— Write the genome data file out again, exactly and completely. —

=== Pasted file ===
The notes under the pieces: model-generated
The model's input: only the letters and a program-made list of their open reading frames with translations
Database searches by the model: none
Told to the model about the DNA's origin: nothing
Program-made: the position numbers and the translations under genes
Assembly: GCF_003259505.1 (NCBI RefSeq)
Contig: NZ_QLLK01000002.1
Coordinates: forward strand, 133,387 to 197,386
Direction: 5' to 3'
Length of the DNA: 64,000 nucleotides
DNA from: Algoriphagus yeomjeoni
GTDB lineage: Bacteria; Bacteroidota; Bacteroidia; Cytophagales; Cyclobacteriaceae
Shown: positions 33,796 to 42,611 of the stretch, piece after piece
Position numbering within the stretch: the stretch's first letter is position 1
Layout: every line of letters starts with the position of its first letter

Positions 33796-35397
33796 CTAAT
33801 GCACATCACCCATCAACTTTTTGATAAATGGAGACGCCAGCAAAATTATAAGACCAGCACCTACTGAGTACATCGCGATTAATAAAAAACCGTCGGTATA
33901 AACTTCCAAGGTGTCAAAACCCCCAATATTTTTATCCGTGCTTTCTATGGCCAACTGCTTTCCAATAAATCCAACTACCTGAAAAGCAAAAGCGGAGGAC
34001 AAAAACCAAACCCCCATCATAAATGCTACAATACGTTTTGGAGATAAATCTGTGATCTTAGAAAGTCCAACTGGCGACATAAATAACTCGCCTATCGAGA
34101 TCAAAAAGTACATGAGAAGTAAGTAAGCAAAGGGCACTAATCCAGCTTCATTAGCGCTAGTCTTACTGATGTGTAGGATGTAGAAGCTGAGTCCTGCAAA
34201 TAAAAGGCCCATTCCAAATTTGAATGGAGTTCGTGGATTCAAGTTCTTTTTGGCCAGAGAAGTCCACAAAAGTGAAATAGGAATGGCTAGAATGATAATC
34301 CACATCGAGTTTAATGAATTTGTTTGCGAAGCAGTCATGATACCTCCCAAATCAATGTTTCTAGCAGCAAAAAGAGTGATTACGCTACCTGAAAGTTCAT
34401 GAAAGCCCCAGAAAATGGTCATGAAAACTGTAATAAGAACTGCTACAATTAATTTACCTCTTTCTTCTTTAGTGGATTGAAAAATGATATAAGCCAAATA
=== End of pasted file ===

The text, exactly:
The notes under the pieces: model-generated
The model's input: only the letters and a program-made list of their open reading frames with translations
Database searches by the model: none
Told to the model about the DNA's origin: nothing
Program-made: the position numbers and the translations under genes
Assembly: GCF_003259505.1 (NCBI RefSeq)
Contig: NZ_QLLK01000002.1
Coordinates: forward strand, 133,387 to 197,386
Direction: 5' to 3'
Length of the DNA: 64,000 nucleotides
DNA from: Algoriphagus yeomjeoni
GTDB lineage: Bacteria; Bacteroidota; Bacteroidia; Cytophagales; Cyclobacteriaceae
Shown: positions 33,796 to 42,611 of the stretch, piece after piece
Position numbering within the stretch: the stretch's first letter is position 1
Layout: every line of letters starts with the position of its first letter

Positions 33796-35397
33796 CTAAT
33801 GCACATCACCCATCAACTTTTTGATAAATGGAGACGCCAGCAAAATTATAAGACCAGCACCTACTGAGTACATCGCGATTAATAAAAAACCGTCGGTATA
33901 AACTTCCAAGGTGTCAAAACCCCCAATATTTTTATCCGTGCTTTCTATGGCCAACTGCTTTCCAATAAATCCAACTACCTGAAAAGCAAAAGCGGAGGAC
34001 AAAAACCAAACCCCCATCATAAATGCTACAATACGTTTTGGAGATAAATCTGTGATCTTAGAAAGTCCAACTGGCGACATAAATAACTCGCCTATCGAGA
34101 TCAAAAAGTACATGAGAAGTAAGTAAGCAAAGGGCACTAATCCAGCTTCATTAGCGCTAGTCTTACTGATGTGTAGGATGTAGAAGCTGAGTCCTGCAAA
34201 TAAAAGGCCCATTCCAAATTTGAATGGAGTTCGTGGATTCAAGTTCTTTTTGGCCAGAGAAGTCCACAAAAGTGAAATAGGAATGGCTAGAATGATAATC
34301 CACATCGAGTTTAATGAATTTGTTTGCGAAGCAGTCATGATACCTCCCAAATCAATGTTTCTAGCAGCAAAAAGAGTGATTACGCTACCTGAAAGTTCAT
34401 GAAAGCCCCAGAAAATGGTCATGAAAACTGTAATAAGAACTGCTACAATTAATTTACCTCTTTCTTCTTTAGTGGATTGAAAAATGATATAAGCCAAATA